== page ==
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+4 votes
I'm really having trouble understanding the theory.

1 Answer

+4 votes
Post-left anarchy has strong overlaps with the perspectives of many insurrectionary anarchists, anarcho-primitivists, egoists, and certain anarcha-feminists but comprises its own tendency as well. While wikipedia has a decent overview, and has a respectable compilation of texts, and others such as Lawrence will likely have more to say, in my understanding, post-left anarchy has developed thought in six main areas:

1. The Left
-critiquing the Left as an nebulous, anachronistic, distracting, a failure, and at key points a counterproductive force historically ("the left-wing of capital")
-critiquing Leftist activists for political careerism, celebrity culture, self-righteousness, privileged vanguardism, and martyrdom
-critiquing the tendency of Leftists to insulate themselves in academia, scenes, and cliques while also attempting to opportunistically manage struggles

2. Ideology
-a Stirner-esque critique of dogma and ideological thinking as a distinct phenomenon in favor of "critical self-theory" at individual and communal levels

3. Morality
-a moral nihilist critique of morality / reified values / moralism

4. Organizationalism
-critiquing permanent, formal, mass, mediated, rigid, growth-focused modes of organization in favor of temporary, informal, direct, spontaneous, intimate forms of relation
-critiquing Leftist organizational patterns' tendencies toward managerialism, reductionism, professionalism, substitutionism, and ideology
-critiquing the tendencies of unions and Leftist organizations to mimic political parties, acting as racketeers/mediators, with cadre-based hierarchies of theoretician & militant or intellectual & grunt, defailting toward institutionalization, and ritualizing a meeting-voting-recruiting-marching pattern

5. Identity Politics
-critiquing identity politics insofar as it preserves victimization-enabled identities and social roles (i.e. affirming rather than negating gender, class, etc.) and inflicts guilt-induced paralysis, amongst others
-critiquing single-issue campaigns or orientations

6. Values
-moving beyond anarchISM as a static historical praxis into anarchY as a living praxis
-focussing on daily life and the intersectionality thereof rather than dialectics / totalizing narratives (except anarcho-primitivists tend toward epistemology)
-emphasizing personal autonomy and a rejection of work (as forced labor, alienated labor, workplace-centricity)
-critiquing Enlightenment notions of Cartesian dualities, rationalism, humanism, democracy, utopia, etc.
-critiquing industrial notions of mass society, production, productivity, efficiency, "Progress", technophilia, civilization (esp. in anti-civilization tendencies)

While I can't really speak to the "post-anarchist" strain since I haven't read into it and I don't know if it even exists outside of teh interwebz or the Ivory Tower, I'm sure someone else has a grasp on that and can offer some insights.

In the meantime, look up:
"Whatever You Do, Get Away with It" by Jason McQuinn
"Leftism 101" by Lawrence Jarach
"Anarchists, Don't let the Left(overs) Ruin your Appetite" by Lawrence Jarach
"Critical Analysis of the Left: Lets Clean House" by Joaquin Cienfuegos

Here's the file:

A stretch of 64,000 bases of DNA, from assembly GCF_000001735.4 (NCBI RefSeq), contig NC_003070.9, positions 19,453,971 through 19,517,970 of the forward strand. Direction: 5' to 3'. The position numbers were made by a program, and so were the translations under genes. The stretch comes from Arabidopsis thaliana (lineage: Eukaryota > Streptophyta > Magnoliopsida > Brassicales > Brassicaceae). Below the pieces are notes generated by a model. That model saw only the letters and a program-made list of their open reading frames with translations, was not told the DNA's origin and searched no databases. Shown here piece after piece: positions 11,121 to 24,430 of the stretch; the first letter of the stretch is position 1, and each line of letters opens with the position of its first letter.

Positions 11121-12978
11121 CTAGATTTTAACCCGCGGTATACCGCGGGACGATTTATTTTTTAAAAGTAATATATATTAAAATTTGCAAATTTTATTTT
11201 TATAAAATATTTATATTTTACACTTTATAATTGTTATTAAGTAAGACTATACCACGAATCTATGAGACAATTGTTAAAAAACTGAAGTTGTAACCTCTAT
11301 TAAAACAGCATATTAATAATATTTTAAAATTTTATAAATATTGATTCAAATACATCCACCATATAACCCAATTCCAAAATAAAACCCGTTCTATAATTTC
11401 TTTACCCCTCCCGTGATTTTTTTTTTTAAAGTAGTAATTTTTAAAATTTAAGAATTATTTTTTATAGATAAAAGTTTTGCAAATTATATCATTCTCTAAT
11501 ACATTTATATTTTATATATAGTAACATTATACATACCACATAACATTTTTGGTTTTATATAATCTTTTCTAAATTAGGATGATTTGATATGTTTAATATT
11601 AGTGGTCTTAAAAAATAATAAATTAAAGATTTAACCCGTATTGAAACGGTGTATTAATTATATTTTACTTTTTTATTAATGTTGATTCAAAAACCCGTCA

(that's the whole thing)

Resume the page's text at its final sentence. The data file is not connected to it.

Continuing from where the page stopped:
"Critical Thinking as an Anarchist Weapon" by Wolfi Landstreicher & Jason McQuinn
"Against Organizationalism: Anarchism as both Theory and Critique of Organization" by Jason McQuinn
"Demoralizing Moralism: The Futility of Fetishized Values" by Jason McQuinn
"From Politics to Life: Ridding anarchy of the leftist millstone" by Wolfi Landstreicher
^heavily critiqued by Lilith in "Gender Disobedience: Antifeminism and Insurrectionist Non-dialogue"
"Radical Theory: A Wrecking Ball for Ivory Towers" by Wolfi Landstreicher
"Against Mass Society" by Chris Wilsom
"On Organization" by Jacques Camatte
"The Revolution of Everyday Life" by Raoul Vaneigem
"Anarchy in the Age of Dinosaurs" & to a lesser extent "Days of War, Nights of Love" by CrimethInc
by (8.9k points)
edited by
I think you did a fine job of providing an overview. It is unfortunately inevitable that in such a shortened version of what is a very broad perspective a certain amount of jargon pops up...

One important topic overlooked is the Leftist (authoritarian or libertarian) perspective toward the fabled Means of Production. Leftists wish to expropriate the MoP intact (or almost wholly intact, perhaps eliminating the most obviously pernicious and destructive forms of production) in order to use them for the benefit of Society (People Before Profits or some such). Along with a critique - or rejection - of work as enforced and/or alienated activity, most interesting post-left @s do not wish to retool industrial modes of mass production. Admittedly there is little explicit discussion of this topic, but it seems to me that the fetishizing of work and the workplace is a legacy of Leftism that must be demolished.

Another topic that you briefly touched on is the post-left rejection of representational models of organization. This fits in with the rejection of formal membership-based organizations and democracy as well as the larger issue of division of labor (not a separation of tasks, but the kind of specialization that results in hierarchy).

Also, a point that I try to emphasize is that there isn't much that could be put in the post-left @ category that hasn't already been said before. Some of us are interested in trying to recapture the early critiques of anarchists toward the more bureaucratic anarchists of the late-19th and early-20th centuries (the anti-syndicalism of Malatesta, the informal communism of Galleani, the hyper-individualism of Novatore - not that all of my inspirations are Italian...). We also appreciate the anti-Leninist critiques of various radical leftists like Camatte and the Situationists.